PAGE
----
The viability of freelancing for different firms?
April 16, 2015 8:45 AM   Subscribe

I have a question about the ethics and viability of working for firms that might in some vague sense be competitors.

I work on a retainer with a small firm that does fundraising and marketing for nonprofits. It's a great gig. I work at home, get paid a set fee every month regardless of how much work I do, I enjoy the writing, and the money is good. The problem is that I’m one of several writers and there isn’t enough work to support me. I’ve asked repeatedly for more work, but it hasn’t materialized. For a long time, this was okay because I had another completely separate focus – I worked as an editor in educational publishing. But that work has gone south. Occasionally I get other freelance jobs, but I’d like to find something consistent. So I’m thinking about approaching other firms who do the same kind of work with non-profits. Is there any ethical conflict here? Would firms be leery of hiring me because I do work for the other firm? I won’t even have to tell them – they’ll know when they see my writing samples; it’s a small world, and every firm knows which organizations other firms are working with. And even geography doesn't make much difference anymore. (That is, a firm in North Carolina might have clients in NYC.) On the other hand, would the firm I work for have a beef with my picking up work at another firm? Yes, I’m a freelancer and not an employee and I can do whatever I want, but I don’t want to jeopardize the good situation I have. The one thing about the current firm that is less than ideal: the people there can be a bit prickly.

Your thoughts?
posted by swheatie to Work & Money (7 answers total) 1 user marked this as a favorite
When I was freelancing writing marketing copy for various software firms and toy companies, I had no qualms about doing work for competitors and my clients didn't mind either. I didn't really discuss it with them as I pretty much felt it was none of their business. Of course, I never discussed one client's work with the other, but I did list all my clients on my website so they would know if they cared.
posted by agatha_magatha at 8:53 AM on April 16, 2015 [1 favorite]

If you are working for them on a freelance basis, I think they would expect you may have other clients. Some places will have rules about freelancing, i.e. "do not work for our direct competitors." But you should check whatever freelancing contract you signed and see it has any sort of clause for exclusivity or anything like that. Since this is behind-the-scenes work, I really doubt it's in there. There could maybe be conflicts of interest, but I guess only if both places were going after the exact same donors or pots of money. You should just ask your current firm if you value this job above any potential other jobs. Look for other jobs and then when you find one firm who could be interested, let them know: "Hey, this firm has reached out to me and I just want to make sure freelancing for them wouldn't jeopardy my relationship with you."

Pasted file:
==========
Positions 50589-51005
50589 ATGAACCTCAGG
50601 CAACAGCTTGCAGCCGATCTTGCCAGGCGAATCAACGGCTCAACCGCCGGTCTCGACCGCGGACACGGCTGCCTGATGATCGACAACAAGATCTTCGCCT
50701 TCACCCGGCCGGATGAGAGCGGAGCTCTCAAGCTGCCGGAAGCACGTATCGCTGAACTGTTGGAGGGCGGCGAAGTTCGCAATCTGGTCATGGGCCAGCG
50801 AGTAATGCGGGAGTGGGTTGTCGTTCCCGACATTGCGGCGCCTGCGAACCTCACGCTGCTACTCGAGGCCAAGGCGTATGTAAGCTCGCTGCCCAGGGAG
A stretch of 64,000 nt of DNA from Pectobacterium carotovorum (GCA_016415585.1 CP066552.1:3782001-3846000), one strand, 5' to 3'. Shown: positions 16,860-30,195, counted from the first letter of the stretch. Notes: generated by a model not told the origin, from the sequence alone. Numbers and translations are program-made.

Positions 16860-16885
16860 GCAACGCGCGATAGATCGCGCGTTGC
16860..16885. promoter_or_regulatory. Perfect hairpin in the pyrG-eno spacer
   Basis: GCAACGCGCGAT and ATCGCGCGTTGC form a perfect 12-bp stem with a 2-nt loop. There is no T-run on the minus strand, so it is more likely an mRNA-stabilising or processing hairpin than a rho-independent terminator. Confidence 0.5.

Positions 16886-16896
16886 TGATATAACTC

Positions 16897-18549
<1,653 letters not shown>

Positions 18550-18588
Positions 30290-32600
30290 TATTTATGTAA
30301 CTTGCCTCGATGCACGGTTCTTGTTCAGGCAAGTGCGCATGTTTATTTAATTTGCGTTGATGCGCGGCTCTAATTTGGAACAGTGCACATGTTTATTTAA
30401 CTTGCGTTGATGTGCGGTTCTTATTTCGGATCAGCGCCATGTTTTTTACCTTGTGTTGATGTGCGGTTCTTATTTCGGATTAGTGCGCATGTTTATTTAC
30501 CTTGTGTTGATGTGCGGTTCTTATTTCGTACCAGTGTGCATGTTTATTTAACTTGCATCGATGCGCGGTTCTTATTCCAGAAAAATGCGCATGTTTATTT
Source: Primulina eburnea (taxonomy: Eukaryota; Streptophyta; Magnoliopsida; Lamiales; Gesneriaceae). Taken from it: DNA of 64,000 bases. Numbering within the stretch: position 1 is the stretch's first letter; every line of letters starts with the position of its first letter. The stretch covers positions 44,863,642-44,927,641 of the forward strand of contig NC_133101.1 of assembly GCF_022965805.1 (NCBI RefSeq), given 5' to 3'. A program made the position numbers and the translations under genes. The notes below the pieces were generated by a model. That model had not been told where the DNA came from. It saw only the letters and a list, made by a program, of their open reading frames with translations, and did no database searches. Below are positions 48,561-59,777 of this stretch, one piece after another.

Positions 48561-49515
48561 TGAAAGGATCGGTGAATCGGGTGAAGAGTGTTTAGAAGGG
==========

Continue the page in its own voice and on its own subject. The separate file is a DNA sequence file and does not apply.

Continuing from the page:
posted by AppleTurnover at 9:04 AM on April 16, 2015

Well, there are marketing firms that specialize in serving software companies, higher education, law firms, and so on. Can't you just think of yourself and present yourself as someone who specializes in the nonprofit sector? You wouldn't be doing anything different than these other companies are doing or what your main source of freelance work seems to be doing for that matter.
posted by Leontine at 9:06 AM on April 16, 2015

I don't see a conflict given the kind of work you're doing. Of course it's creative, but it's pretty much labor in a functional sense. You write copy. Other people lay bricks. If you lay bricks for one company, it does no harm to them if you lay bricks for another company on the weekend. Same with this.

Now if you were doing work that somehow put you in a position to use your knowledge of one company's doings to their disadvantage and the benefit of the other company, then there would be an issue. This sort of thing is a huge deal in silicon valley for example, where companies are endlessly trying to steal employees from competitors who will have knowledge of trade secrets, and suing each other for doing that, and making their employees sign hugely restrictive non-compete agreements. But in your situation, do your best work for whoever you're working for at the time, and I don't see an ethical concern for you.

When I was doing media journalism, if I hadn't been able to repurpose material into different forms for different markets, I would have starved.
posted by Naberius at 9:09 AM on April 16, 2015 [2 favorites]

I'm a career freelancer and my clients don't need to know who else I'm working for. I've worked on films that were submitting to festivals at the same time--I guess they could be in competition, but that's not really my problem. As long as I have time for each project, why would I turn down work?
Do you not have samples from previous completed campaigns or projects?
posted by Ideefixe at 11:39 AM on April 16, 2015

Response by poster: Thanks, everyone! A tidy little consensus here that this is not at all a problem. Great!
posted by swheatie at 11:54 AM on April 16, 2015

If you signed any agreements with the firm you're working for, check them for any non-compete and non-disclosure stipulations. And be aware that any firm that takes you on might also ask you to sign some non-compete and non-disclosure statements.
posted by slogger at 12:12 PM on April 16, 2015

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